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Is there a way to set a column to NULL using $wpdb->update();?

When I attempt to, WordPress attempts to typecast that column to a float, which converts NULL to 0.

I've checked the core code and inside of $wpdb->update(), the $format parameter is only expecting %s, %f, and %d. I went so far as to set $wpdb->field_types['myCol'] to 'NULL', but both only serve to break $wpdb->update()'s query (interestingly enough, it shifts the values for each column over after the NULL).

There is a related question here, but that answer only deals with INSERT, not UPDATE.

From a data integrity standpoint, NULL is very important for this column, so I have to be able to set it as such when necessary.

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possible duplicate of this question: stackoverflow.com/questions/2596962/… –  Set Sail Media Dec 12 '12 at 3:04
    
@Set Sail Media That's the question that references only INSERT. –  Nick Dec 12 '12 at 17:38

2 Answers 2

up vote 1 down vote accepted

As you yourself note, the $format parameter is only expecting %s, %f, and %d. The whole thing will get passed through prepare which also doesn't take a null format specifier because it basically accepts the same format specifiers that are accepted by (v)(s)printf but without the argument swapping. You can't pass NULL through update. You have the same choices as mentioned in the post suggested as a possible duplicate, and in essence it is.

  1. Just don't use the update function. Write your own SQL and use it with $wpdb->query. If you are dealing with your own tables that should be fine.
  2. Create your own database class that will do what you want. It is a little know fact that you can replace WordPress' $wpdb with a drop-in.
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Here is a solution that modifies the wpdb from the latest version of wordpress, in order to allow inserting and updating null values into SQL tables using insert() and update():

/*
 * Fix wpdb to allow inserting/updating of null values into tables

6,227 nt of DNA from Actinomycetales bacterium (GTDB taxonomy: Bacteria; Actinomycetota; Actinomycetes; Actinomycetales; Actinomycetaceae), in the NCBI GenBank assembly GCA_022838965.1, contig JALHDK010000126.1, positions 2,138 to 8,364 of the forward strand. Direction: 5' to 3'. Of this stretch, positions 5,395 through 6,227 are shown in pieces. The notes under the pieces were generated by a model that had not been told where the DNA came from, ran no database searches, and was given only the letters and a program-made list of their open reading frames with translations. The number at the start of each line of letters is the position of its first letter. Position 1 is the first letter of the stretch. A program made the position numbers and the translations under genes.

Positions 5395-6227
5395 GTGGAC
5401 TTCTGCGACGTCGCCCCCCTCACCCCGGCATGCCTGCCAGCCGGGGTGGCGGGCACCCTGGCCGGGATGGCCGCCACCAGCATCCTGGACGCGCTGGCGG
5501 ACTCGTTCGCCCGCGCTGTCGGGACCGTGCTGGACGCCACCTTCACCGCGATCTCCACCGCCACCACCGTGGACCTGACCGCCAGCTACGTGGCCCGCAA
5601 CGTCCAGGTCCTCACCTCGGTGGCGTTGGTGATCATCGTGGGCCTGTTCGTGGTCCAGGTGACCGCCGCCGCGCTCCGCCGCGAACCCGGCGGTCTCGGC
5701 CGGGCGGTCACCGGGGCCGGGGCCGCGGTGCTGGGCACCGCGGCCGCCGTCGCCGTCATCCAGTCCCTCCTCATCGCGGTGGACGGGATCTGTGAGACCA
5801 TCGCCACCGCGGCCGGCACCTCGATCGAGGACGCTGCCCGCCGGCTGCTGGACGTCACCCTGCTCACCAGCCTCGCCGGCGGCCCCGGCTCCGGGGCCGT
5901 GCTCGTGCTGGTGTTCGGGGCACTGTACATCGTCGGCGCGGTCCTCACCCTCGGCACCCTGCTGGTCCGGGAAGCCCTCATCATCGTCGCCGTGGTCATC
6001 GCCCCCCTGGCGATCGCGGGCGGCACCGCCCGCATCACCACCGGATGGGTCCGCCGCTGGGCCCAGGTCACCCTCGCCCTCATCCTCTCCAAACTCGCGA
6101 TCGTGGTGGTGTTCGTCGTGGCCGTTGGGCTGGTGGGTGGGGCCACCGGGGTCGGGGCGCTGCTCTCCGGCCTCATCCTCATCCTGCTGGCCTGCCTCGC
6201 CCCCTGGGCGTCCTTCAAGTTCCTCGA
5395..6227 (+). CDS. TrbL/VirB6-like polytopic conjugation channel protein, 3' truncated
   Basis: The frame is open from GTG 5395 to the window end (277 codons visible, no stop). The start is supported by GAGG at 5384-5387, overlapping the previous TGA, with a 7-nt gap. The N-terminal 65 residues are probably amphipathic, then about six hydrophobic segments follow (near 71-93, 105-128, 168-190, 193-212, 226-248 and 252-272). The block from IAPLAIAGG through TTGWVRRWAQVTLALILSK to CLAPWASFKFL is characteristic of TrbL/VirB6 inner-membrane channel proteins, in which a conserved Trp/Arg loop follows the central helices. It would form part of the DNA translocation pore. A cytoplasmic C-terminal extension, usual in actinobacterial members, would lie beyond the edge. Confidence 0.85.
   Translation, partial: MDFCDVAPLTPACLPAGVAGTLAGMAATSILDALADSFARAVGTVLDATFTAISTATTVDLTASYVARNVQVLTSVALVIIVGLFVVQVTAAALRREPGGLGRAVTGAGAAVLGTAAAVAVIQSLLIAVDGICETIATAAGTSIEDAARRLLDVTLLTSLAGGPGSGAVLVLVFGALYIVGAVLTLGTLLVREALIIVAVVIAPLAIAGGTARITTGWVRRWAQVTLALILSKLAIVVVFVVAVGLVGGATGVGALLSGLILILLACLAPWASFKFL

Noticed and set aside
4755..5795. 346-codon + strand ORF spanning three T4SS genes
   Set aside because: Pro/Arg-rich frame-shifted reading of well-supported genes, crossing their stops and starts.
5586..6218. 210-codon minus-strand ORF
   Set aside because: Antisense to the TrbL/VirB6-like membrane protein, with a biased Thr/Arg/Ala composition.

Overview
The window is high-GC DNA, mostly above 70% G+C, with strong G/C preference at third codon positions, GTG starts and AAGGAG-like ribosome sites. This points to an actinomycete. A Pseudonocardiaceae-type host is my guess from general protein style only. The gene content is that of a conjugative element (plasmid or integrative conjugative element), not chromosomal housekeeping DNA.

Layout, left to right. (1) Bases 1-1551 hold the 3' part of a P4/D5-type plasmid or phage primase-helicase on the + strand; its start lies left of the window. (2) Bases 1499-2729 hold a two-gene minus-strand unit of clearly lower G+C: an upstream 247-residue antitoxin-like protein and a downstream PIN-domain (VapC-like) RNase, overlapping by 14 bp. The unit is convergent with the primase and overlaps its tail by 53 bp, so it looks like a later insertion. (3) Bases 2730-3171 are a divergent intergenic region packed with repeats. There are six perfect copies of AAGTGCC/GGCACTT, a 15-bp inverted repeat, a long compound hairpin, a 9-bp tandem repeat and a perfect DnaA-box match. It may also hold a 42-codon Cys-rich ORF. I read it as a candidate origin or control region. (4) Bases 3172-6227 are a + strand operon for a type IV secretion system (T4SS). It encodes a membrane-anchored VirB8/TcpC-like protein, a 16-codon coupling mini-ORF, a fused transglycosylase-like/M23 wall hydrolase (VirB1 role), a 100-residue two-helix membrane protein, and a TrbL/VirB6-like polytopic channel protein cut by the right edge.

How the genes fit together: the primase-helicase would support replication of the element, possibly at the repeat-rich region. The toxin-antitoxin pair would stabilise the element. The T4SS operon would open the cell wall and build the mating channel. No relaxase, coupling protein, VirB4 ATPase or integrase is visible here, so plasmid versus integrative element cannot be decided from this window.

*/
class wpdbfixed extends wpdb
{
    function insert($table, $data, $format = null) {
        $type = 'INSERT';
        if ( ! in_array( strtoupper( $type ), array( 'REPLACE', 'INSERT' ) ) )
            return false;
        $this->insert_id = 0;
        $formats = $format = (array) $format;
        $fields = array_keys( $data );
        $formatted_fields = array();
        foreach ( $fields as $field ) {
            if ( !empty( $format ) )
                $form = ( $form = array_shift( $formats ) ) ? $form : $format[0];
            elseif ( isset( $this->field_types[$field] ) )
                $form = $this->field_types[$field];
            else
                $form = '%s';

            //***edit begin here***
            if ($data[$field]===null) {
                unset($data[$field]); //Remove this element from array, so we don't try to insert its value into the %s/%d/%f parts during prepare().  Without this, array would become shifted.
                $formatted_fields[] = 'NULL';
            } else {
                $formatted_fields[] = $form; //Original line of code
            }
            //***edit ends here***
        }
        $sql = "{$type} INTO `$table` (`" . implode( '`,`', $fields ) . "`) VALUES (" . implode( ",", $formatted_fields ) . ")";
        return $this->query( $this->prepare( $sql, $data ) );
    }

    function update($table, $data, $where, $format = null, $where_format = null)
    {
        if ( ! is_array( $data ) || ! is_array( $where ) )
            return false;

        $formats = $format = (array) $format;
        $bits = $wheres = array();
        foreach ( (array) array_keys( $data ) as $field ) {
            if ( !empty( $format ) )
                $form = ( $form = array_shift( $formats ) ) ? $form : $format[0];
            elseif ( isset($this->field_types[$field]) )
                $form = $this->field_types[$field];
            else
                $form = '%s';

            //***edit begin here***
            if ($data[$field]===null)
            {
                unset($data[$field]); //Remove this element from array, so we don't try to insert its value into the %s/%d/%f parts during prepare().  Without this, array would become shifted.
                $bits[] = "`$field` = NULL";
            } else {
                $bits[] = "`$field` = {$form}"; //Original line of code
            }
            //***edit ends here***
        }

        $where_formats = $where_format = (array) $where_format;
        foreach ( (array) array_keys( $where ) as $field ) {
            if ( !empty( $where_format ) )
                $form = ( $form = array_shift( $where_formats ) ) ? $form : $where_format[0];
            elseif ( isset( $this->field_types[$field] ) )
                $form = $this->field_types[$field];
            else
                $form = '%s';
            $wheres[] = "`$field` = {$form}";
        }

        $sql = "UPDATE `$table` SET " . implode( ', ', $bits ) . ' WHERE ' . implode( ' AND ', $wheres );
        return $this->query( $this->prepare( $sql, array_merge( array_values( $data ), array_values( $where ) ) ) );
    }

}
global $wpdb_allow_null;
$wpdb_allow_null = new wpdbfixed(DB_USER, DB_PASSWORD, DB_NAME, DB_HOST);

Insert this code into somewhere that always gets run, like your functions.php, and then use your new global $wpdb_allowed_null->insert() and ->update() as normal.

I preferred doing it this way vs. overriding the default $wpdb, in order to preserve the DB behavior that the rest of Wordpress and other plugins will expect.

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